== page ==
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2020 PSAHPERD Awards Update

2020, a new decade. Time to reflect, make changes and look for new ways to improve what we want to do heading into the future. That is exactly what PSAHPERD did as it assigned an Ad Hoc Awards Committee to review all our awards and protocols to meet our mission. We wanted to continue to recognize our deserving Health Education and Physical Education teachers throughout PA. We are also striving to streamline the application and evaluation process by updating our criteria, applications, and rubrics. 

Cindy Allen, Judy Conroy, Fran Cleland Donnelly, Craig Kemmlein. Colleen Wegimont, and Margie Wuestner have been working over the past few months on this task.  As the chair of this committee, I have been blessed to work with these amazing and dedicated professionals.

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Pennsylvania CPR Update for High School Health Curriculum

Background:

State Senator (Killion) introduced a bill (SB521) for hands-only CPR instruction for high school students (PA State Rep R Lee James also introduced a similar bill, HB1097) that passed in the Senate and House. It is important to note that these bills do not state that CPR Certification is mandatory. 

Summary:

  • High School students should have CPR information/knowledge in their HS health curriculum
  • CPR is a component of the new 10th Grade Core Concepts within the PA Health Standards
  • PA law DOES NOT state that certification is needed, rather, it is a local decision if schools want to offer certification
  • Health and Physical Educators must be trained and certified (Red Cross or American Heart Association) if they offer a CPR certification to students.  
    • Schools also have the option of bringing in/paying the Red Cross, Heart Association, etc. under the supervision of a certified H/PE teacher.  

Benefits of CPR in High School Health Curriculum:

  • Career Readiness
  • Resume building
  • Supports Well-Rounded Education  

Funding:

If you are certifying students in CPR, this falls under ESSA- Career Education which contributes to a well-rounded education. As a result, districts may be able to access federal funds (Title II) to cover training costs affiliated with CPR Instructor training. Talk to your district today about including this in your PA ESSA Comprehensive State Plan to access funds! 

 

What is Advocacy?

What is Advocacy?

Unfortunately, the concept of advocacy is often misunderstood. Simply put, Advocacy is “Educating others and/or conveying an opinion."

Advocacy is what you do when you are actively supporting a cause. Although advocacy is often compared to public relations, it is quite different. When teachers advocate for an issue, they are committed to providing information to stakeholder groups that will build support for their vision. They also recognize the importance of building networks and alliances that will support their efforts.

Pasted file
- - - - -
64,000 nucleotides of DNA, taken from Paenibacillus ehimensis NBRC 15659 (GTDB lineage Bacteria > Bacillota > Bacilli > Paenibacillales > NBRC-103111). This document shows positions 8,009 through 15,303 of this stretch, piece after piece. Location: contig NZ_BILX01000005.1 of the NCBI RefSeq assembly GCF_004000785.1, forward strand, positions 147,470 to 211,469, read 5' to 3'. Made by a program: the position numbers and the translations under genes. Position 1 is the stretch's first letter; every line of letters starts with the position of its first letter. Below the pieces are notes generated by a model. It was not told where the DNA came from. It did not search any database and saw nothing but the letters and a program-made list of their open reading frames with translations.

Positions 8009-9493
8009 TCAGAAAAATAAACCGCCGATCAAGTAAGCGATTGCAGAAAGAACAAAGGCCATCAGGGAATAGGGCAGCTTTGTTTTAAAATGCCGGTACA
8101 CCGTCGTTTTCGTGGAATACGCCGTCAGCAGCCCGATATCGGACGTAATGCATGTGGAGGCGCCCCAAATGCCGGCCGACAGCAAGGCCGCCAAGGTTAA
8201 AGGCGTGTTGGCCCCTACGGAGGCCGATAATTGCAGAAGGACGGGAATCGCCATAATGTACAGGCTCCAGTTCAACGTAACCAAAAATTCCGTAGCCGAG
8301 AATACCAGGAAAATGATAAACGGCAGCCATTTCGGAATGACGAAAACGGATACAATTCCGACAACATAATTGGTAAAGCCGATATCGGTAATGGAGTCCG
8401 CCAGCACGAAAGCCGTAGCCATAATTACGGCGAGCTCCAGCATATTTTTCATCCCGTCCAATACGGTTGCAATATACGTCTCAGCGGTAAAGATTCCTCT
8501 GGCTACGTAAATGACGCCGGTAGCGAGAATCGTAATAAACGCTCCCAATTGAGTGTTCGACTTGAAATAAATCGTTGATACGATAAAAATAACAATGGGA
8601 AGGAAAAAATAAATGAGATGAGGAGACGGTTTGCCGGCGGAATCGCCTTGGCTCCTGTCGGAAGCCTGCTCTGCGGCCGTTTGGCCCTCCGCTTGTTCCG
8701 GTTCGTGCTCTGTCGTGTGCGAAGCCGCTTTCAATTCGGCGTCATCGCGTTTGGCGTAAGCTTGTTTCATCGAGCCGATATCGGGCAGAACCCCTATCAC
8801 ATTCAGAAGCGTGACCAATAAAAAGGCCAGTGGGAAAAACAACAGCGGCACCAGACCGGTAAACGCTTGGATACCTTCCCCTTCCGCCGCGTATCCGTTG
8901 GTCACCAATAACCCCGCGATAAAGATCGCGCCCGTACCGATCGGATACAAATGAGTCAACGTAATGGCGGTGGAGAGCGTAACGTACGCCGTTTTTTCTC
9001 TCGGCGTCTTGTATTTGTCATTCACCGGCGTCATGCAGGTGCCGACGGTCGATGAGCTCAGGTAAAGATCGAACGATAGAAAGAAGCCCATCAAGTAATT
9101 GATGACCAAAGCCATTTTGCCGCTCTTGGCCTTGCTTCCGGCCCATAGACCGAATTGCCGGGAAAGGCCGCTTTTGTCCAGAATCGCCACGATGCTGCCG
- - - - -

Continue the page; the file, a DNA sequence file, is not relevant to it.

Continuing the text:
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CPR Mandate: What You Need to Know

Confused by the new CPR requirements? Thanks to Nick Slotterback of PDE for setting the record straight!

According to Act 7 students in 9-12th grade must be taught hands-only CPR as well as the use of the Automated External Defibrillator.  PDE will be working on a resource guide of suggested curriculums and programs schools can choose to implement.  According to the PA Academic Standards, CPR standards are required for the 9th and 12th-grade benchmarks.  It is up to the school entity to decide when they would want to present this curriculum to their students.  Best practice would be in 9th grade and 11th grade since if students are choosing to certified for this training, it generally holds for two years.  However, it is up to the schools to make this decision.  Here is a breakdown of Act 7:

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PSAHPERD Organizational Updates

Hello, PSAHPERD Members! While it’s the end of the school year for many, it’s the mid-way point in our new organizational structure, and still the beginning for us!

We are thrilled to update you on some of the work thus far from the Board of Directors. The work completed would not be possible without:

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Why Blog? Why Not?

Has this conversation happened in your faculty rooms? “They don’t understand what we do in our physical education classes.” “They” could be administrators, school board members, or parents. “They” often make assumptions about what physical education is like based on their own experiences in school. “They” are often decision makers whose very decisions can make it hard to grow.

What if you could offer insight into your philosophy and what happens in your class? Sharing what you do creates opportunities for learning for all stakeholders. “They” would gain an understanding of your thoughts, how you help your students, and what your students are learningGeorge Couros says about blogging, “When we see ‘sharing’ as something that both supports and pushes us to be better, the big winner will always be the students.” I think we can all agree the students are why we do what we do.

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